Insurance is great financial product to spend money on. In an ideal situation you have insurance on your car, your home, your life, your health, and over your risk of disability. You are wise to invest money in these products, but you also put yourself in a dependent situation. You are planning your financial life with the assumption that in the unfortunate instance that you need to file a claim with your insurer, that they will be able to pay out your claim.
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Unfortunately, insurance companies are just like any other business in a competitive environment. Market forces, poor decisions, or natural disasters that result in an unexpectedly high number of claims can put an insurance company out of business. What happens to all of your premiums and policies if your insurer goes bankrupt?
State Guaranty Funds
Every state has an agency that regulates the insurance industry within the state — for example, here is the Virginia Insurance Guaranty Association. These agencies also maintain guaranty funds that, if needed, guarantee the insurance policies of customers of insurance companies that go under. These agencies act in a similar fashion to the Federal Deposit Insurance Corporation that regulates banks across the United States. If an insurer is likely to go under, the regulatory agency steps in and takes control of the company. The goal is to do everything possible to keep the insurer going, but if that is not possible the agency smooths out the process of the company shutting down just like the FDIC does when a bank fails.
If your insurer fails, you will need to call your specific state’s guaranty hotline to determine how to proceed. Your insurance policies will generally be honored up to a certain point, usually to the next renewal period. This is to prevent you from instantly losing insurance; you have time to research your next insurance company.
Should I Keep Making Premium Payments?
Unless you are instructed by a state regulator to not make payments, you must continue to make payments as you would if the company wasn’t under regulatory control. A failure to make payments on time can result in your policy being canceled. If you are told to not make payments, verify the information and make sure you get the individual’s information who told you not to pay. You want to have solid documentation in case it turns out you did need to pay.
How Much Will My State Guaranty Pay?
If you need to file a claim you will be dealing with the state guaranty fund or agency instead of the insurance company. Unlike the insurance company, the state isn’t in business to take claims and won’t have millions of dollars to pay out to a wide range of customers. Due to limited funding, these guaranty funds limit how much can be paid out for specific types of claims and also in total to one person. In short, if there are many others in the same situation as you, the amount of funding available to pay out claims is limited, so you need to move quickly.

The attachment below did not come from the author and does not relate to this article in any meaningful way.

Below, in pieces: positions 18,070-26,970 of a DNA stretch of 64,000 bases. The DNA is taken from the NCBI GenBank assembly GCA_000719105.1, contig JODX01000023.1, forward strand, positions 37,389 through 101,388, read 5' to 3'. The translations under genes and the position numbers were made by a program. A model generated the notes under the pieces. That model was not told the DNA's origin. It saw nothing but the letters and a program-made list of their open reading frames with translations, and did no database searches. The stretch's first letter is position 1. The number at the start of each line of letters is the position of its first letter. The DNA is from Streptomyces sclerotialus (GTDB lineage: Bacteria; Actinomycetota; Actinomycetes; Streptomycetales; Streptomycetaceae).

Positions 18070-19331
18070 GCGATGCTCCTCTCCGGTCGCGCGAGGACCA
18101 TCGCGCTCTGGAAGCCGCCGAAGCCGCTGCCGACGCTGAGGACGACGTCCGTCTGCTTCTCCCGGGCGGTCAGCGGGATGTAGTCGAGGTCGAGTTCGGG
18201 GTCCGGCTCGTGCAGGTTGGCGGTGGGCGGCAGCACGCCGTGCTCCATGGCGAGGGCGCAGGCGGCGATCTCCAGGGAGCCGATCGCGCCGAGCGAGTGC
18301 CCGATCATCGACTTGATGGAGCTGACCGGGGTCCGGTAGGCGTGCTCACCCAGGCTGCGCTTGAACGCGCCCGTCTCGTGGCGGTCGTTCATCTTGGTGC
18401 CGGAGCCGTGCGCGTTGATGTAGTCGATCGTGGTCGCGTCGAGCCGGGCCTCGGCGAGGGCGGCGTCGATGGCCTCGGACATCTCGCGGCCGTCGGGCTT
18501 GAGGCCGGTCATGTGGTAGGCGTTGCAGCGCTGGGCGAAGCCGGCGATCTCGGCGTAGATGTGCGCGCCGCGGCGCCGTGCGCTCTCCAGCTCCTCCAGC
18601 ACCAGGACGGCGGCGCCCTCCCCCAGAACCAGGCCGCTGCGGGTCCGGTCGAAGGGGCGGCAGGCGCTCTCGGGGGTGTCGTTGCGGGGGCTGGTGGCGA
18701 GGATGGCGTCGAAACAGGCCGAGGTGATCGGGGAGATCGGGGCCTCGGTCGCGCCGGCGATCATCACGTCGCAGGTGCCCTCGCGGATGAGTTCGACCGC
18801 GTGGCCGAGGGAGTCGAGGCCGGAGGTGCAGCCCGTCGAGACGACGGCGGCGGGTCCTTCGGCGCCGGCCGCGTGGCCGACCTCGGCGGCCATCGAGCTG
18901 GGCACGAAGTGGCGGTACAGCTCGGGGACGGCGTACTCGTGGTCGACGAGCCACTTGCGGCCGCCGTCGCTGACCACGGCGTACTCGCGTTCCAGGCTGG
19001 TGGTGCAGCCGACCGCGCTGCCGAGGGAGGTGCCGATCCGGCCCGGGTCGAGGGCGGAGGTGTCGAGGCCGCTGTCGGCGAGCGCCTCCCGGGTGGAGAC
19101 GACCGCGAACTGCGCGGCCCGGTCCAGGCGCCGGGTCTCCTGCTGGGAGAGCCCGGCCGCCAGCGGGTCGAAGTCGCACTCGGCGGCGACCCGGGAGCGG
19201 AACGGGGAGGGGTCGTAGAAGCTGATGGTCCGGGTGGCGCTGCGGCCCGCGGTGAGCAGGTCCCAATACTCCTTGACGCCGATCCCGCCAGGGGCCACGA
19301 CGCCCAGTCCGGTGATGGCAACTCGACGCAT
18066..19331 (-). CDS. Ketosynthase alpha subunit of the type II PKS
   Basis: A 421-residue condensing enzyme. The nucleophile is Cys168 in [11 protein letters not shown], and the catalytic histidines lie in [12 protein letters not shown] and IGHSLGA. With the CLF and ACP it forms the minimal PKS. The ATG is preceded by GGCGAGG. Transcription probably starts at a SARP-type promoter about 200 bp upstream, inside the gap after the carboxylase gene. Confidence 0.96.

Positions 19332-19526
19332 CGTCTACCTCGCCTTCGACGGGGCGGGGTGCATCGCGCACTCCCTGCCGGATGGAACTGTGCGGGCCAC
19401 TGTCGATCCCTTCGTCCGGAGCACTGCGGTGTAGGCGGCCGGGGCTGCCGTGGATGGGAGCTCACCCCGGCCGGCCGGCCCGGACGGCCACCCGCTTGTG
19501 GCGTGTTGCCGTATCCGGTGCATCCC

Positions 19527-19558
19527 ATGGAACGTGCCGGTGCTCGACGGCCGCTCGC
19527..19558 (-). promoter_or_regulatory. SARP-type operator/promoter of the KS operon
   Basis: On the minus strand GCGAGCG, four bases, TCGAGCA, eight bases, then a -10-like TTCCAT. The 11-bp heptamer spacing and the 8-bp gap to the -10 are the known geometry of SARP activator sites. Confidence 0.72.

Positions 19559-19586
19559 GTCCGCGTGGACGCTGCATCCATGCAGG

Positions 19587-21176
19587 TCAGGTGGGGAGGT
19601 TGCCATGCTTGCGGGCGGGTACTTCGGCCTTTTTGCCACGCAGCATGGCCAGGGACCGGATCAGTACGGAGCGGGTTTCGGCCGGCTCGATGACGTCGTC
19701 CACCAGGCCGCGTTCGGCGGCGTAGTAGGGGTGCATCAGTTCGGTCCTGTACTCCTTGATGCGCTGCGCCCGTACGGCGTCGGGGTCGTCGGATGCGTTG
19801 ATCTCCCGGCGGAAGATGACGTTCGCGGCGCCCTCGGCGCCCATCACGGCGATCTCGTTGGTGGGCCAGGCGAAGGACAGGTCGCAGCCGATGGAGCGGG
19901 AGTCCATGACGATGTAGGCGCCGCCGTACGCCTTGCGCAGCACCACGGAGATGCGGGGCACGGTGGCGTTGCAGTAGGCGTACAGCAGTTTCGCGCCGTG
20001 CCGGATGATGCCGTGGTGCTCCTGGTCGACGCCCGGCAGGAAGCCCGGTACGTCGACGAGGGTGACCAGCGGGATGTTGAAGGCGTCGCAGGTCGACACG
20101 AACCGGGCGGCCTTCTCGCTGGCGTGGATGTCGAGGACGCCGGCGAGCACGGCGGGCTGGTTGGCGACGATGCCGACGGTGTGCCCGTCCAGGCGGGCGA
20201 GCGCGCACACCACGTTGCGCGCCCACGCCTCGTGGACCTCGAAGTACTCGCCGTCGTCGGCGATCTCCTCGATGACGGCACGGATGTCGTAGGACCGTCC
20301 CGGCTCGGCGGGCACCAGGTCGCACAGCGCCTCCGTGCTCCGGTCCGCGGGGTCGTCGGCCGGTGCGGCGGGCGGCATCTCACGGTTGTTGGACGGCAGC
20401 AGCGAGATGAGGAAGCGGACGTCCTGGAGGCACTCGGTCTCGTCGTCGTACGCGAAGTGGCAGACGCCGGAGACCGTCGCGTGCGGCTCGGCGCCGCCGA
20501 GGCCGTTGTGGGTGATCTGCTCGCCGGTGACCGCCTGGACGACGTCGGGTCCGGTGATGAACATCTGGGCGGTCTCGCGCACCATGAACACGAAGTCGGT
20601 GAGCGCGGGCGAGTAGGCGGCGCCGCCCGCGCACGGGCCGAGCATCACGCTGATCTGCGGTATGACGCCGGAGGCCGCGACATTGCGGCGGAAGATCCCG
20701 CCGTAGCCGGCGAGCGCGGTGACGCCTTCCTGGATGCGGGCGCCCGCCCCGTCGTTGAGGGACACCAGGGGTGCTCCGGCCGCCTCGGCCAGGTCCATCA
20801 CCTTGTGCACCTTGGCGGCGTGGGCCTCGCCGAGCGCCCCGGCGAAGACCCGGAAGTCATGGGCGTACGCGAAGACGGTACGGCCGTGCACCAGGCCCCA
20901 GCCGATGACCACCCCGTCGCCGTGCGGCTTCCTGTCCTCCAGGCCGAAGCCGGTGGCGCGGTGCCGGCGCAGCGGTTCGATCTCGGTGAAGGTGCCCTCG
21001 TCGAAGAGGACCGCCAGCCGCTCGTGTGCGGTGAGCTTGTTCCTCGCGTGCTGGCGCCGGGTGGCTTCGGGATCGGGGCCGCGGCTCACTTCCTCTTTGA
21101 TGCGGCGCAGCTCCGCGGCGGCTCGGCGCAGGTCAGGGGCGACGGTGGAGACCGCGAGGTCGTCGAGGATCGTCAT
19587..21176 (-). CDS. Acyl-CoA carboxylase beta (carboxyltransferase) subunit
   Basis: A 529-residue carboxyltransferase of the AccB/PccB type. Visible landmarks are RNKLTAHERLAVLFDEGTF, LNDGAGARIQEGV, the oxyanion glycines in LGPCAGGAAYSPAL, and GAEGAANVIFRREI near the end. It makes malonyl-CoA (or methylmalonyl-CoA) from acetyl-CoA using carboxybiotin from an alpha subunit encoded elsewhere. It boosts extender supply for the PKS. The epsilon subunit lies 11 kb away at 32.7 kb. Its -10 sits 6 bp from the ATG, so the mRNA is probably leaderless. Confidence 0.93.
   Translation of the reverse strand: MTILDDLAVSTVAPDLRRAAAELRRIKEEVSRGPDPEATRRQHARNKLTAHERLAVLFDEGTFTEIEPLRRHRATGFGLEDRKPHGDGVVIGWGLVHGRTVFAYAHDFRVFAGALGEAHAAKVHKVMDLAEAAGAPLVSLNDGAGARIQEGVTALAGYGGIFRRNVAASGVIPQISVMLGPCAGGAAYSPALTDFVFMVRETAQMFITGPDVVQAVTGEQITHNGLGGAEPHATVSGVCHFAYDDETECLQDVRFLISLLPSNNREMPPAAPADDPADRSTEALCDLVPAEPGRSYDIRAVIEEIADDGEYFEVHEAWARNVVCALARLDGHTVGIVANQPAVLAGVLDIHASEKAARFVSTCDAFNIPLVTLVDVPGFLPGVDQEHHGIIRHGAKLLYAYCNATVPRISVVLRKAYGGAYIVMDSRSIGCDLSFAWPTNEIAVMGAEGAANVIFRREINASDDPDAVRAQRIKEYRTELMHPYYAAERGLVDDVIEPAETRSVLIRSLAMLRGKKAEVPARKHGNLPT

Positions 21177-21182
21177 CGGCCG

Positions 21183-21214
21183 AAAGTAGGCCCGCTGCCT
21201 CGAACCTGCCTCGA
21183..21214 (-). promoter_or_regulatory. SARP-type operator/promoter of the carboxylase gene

Exactly how much your state’s guaranty fund will pay out depends on where you live. Most states provide a maximum of $100,000 in cash value for life insurance policies, $100,000 for annuities, and $300,000 in maximum death benefit.
The Importance of a Well-Rated Insurance Company
If you are concerned about your insurance company going bankrupt, you are probably with the wrong company. There are numerous insurance companies in the marketplace that would love to have your policy and premium payments. You can look up the credit ratings of your insurance company. Those with poor credit ratings are seen as higher risk to bondholders, which means they are more likely to default if the bondholder lends the company money.
Getting a cheap insurance rate is great, but it doesn’t do you any good if the company goes under. Sometimes a cheap rate is a good deal, and sometimes it is the sign of a desperate company looking for a rush of premiums to keep them afloat. Do your research before you sign up to determine whether your great insurance rate quote is really a good deal or not.
Kevin Mulligan is a debt reduction champion with a passion for teaching people how to budget and stay out of debt. He’s building a personal finance freelance writing career and has written for RothIRA.com, Discover Bank, and many others.